The reception was held in the basement of the labyrinthine building and when we eventually found it we settled down to wait for Polly and Anna. We didn't have long to wait, they arrived flushed and exhausted, proudly wearing their medals and after receiving a huge cheer from the gathered supporters settled down to a plate of spagetti bolognaise and a sports massage. Anna went off with her family and Polly, Darren, Paul and I headed for home.
We negotiated the three lifts at Westminster station and hopped onto the Jubilee line. (We were getting quite slick at this underground lark by now). To be honest Polly didn't so much hop as hobble. Checking that there was a disabled access sign, we alighted at Waterloo and followed the signs for the Northern line. We navigated a maze of tunnels and moving walkways until we came to a dead end. Puzzled, we pressed the conveniently placed assistance button on an intercom that connected directly to customer services and were told that there was no wheelchair accessible route between the Jubilee and Northern lines. Wait a sec`, the Northern Line is wheelchair accessible? Yes. And the Jubilee line is wheelchair accessible? Yes. But you can't get from one line to the other? No. Now I know it's been a long time since my O level maths but unless there has been a huge revision of the rules of topology then that makes no sense. Er... ? So we retraced our way back through the maze, with Polly moaning that she'd already run more than 26 miles today and that this was the last bloody straw. Defeated, we limped back on to the Jubilee line (we'd given up on hopping) and made our way back to London Bridge.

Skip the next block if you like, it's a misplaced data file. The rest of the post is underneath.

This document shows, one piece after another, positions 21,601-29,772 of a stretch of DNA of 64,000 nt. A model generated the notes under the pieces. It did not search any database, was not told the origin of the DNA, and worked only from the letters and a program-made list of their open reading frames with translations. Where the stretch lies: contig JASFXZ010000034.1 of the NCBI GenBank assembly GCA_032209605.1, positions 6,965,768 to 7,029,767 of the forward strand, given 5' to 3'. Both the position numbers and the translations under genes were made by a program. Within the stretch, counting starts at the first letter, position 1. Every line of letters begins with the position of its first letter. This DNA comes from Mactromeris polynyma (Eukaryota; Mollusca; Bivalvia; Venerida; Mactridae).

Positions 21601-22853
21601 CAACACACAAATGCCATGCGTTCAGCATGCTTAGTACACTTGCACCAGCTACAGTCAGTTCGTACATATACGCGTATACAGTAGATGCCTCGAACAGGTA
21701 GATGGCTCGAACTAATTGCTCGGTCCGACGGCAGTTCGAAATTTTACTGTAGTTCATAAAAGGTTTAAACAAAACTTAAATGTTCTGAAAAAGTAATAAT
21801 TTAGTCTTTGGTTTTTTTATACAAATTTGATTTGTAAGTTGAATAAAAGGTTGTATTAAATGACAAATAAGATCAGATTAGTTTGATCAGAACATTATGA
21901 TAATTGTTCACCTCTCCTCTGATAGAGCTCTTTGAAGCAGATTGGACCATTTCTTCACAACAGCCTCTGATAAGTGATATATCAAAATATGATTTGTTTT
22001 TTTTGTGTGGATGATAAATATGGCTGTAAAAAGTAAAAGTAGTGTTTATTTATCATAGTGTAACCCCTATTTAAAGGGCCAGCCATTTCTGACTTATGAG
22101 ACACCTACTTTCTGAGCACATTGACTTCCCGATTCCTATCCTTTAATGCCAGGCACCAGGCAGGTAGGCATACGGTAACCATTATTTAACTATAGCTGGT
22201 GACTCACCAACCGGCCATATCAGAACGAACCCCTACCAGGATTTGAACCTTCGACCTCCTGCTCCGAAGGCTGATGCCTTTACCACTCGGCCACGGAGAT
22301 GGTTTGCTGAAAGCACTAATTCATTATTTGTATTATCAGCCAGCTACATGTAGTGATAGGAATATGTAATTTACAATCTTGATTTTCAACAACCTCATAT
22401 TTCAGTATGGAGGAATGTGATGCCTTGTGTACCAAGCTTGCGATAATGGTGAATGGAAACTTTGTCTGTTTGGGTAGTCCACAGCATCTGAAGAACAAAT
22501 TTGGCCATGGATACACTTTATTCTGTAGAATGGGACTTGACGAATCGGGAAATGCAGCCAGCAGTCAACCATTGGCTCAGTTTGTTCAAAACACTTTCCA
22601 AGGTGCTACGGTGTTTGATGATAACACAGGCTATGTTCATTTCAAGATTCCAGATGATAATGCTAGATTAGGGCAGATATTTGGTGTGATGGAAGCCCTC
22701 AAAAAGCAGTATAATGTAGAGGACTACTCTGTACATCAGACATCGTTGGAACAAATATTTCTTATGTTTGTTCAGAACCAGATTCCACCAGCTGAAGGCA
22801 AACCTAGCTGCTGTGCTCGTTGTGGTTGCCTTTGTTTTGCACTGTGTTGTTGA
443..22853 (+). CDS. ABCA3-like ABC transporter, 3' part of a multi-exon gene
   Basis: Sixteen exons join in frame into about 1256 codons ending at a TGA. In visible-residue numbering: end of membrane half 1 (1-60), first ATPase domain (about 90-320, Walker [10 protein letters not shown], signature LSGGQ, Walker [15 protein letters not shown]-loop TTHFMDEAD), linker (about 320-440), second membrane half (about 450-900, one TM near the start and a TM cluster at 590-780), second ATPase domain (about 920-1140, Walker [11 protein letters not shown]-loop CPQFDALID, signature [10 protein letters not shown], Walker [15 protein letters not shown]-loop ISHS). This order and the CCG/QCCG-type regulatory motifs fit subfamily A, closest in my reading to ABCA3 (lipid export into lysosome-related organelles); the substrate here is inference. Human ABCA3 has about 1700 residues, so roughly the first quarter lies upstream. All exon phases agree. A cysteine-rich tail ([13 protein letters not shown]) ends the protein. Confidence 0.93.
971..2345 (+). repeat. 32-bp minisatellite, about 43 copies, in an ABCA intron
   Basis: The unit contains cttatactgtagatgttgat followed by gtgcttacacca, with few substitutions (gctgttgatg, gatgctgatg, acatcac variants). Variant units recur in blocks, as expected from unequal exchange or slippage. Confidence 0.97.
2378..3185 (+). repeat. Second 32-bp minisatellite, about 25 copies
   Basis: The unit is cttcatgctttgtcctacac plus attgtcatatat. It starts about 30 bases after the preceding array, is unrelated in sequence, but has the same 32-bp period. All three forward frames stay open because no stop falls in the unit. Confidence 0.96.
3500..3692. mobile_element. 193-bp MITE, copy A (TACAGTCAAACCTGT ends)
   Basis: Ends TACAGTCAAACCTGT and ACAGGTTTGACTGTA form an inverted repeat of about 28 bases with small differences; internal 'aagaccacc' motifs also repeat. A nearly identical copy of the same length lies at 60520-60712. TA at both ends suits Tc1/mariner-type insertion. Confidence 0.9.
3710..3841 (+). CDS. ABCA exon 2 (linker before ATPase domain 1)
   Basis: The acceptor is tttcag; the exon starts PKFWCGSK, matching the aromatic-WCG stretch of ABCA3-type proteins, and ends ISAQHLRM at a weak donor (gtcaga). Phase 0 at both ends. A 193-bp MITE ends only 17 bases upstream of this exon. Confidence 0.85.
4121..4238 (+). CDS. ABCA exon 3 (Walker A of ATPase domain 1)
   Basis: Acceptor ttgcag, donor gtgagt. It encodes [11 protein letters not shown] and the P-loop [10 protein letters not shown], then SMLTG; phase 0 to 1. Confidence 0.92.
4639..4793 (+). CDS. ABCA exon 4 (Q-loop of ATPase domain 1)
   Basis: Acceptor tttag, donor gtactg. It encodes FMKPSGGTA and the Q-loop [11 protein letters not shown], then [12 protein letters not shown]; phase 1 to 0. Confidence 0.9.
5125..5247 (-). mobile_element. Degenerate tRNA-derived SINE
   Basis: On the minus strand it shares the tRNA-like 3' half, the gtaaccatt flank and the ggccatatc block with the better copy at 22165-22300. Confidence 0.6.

We eventually made it home and Paul and Darren took their leave. Exhaustion and post-race anti-climax left Polly looking a little dejected. I asked her what the matter was. She was a bit disappointed with her time of 6 hours 13 minutes. I pointed out that the last week had hardly been ideal preparation for such a marathon event and that there were several thousand runners behind her. Suddenly she smiled. I did beat the man dressed as a McCain's oven chip!
That night Polly and I slept soundly. Ha!
That was the night of all nights that the air mattress on my bed chose to break down. We were greeted by the sound of a concrete mixer crossed with a pressure hose. The pump was labouring fruitlessly to inflate the mattress and was glowing red hot. I spent the night on the metal frame whilst Polly had to move me intermittently. How we laughed.